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Writing Center: Resume

A guide to information to help you research and write more effectively.

FAQ about Resumes

FAQs About Resumes

What is a resume? 

Resumes operate as a detailed, concise “list” of the applicant’s most notable accomplishments, educational milestones, and experiences. 

Why are resumes important? 

Resumes communicate the most important and relevant information about the applicant and help the employer quickly decide if the applicant is qualified. 

What should be included in a resume?

Resumes should include information that explains who the applicant is and why they are qualified for the position. As such, resumes include the applicant’s contact information, education, professional history, experience, accomplishments, and relevant skills, tools, and certifications. 

How long should a resume be? 

Resumes should be limited to one or two pages. 

What is the difference between a chronological resume and a functional resume? 

A chronological resume lists past experience in reverse chronological order. Functional resumes groups experience under categories of skills. A chronological resume is more commonly requested by employers and will be the focus of the following handout.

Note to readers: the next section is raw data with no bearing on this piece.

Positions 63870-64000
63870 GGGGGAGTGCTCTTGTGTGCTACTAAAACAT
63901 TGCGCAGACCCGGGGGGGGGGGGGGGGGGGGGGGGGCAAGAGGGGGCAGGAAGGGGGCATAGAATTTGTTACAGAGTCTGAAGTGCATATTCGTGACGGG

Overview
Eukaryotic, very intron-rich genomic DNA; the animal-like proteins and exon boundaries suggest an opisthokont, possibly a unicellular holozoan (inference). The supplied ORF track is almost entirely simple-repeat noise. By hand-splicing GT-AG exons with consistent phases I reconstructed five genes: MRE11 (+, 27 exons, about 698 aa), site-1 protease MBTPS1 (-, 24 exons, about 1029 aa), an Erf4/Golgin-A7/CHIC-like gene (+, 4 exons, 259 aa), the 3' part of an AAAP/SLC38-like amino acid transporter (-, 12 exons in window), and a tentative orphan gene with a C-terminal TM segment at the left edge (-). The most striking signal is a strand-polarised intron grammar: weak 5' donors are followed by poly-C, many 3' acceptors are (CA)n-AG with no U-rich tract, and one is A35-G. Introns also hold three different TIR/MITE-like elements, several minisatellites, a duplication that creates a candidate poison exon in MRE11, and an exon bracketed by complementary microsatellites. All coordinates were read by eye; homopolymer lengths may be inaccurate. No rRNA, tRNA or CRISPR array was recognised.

What is the difference between a curriculum vitae (CV) and a resume? 

A CV is a written description of a person’s full educational and work history. A resume is a brief summary of a person’s most important and relevant experiences, skills, and education. 

Resume Brainstorming Worksheet

Resume Brainstorming Worksheet

Instructions: Fill in your answers to the following sections on a scrap piece of paper. This information will be used to help you develop a professional resume. 

Section 1: Heading 

This section appears at the top of your resume and includes your personal information. 

Name ___________________________________________________________________________

Address _________________________________________________________________________

Phone # _______________________________       Email _________________________________

Section 2: Objective (Optional) 

Some employers request that you include a brief objective statement about your career goals and how these career goals align with the position you’re applying for.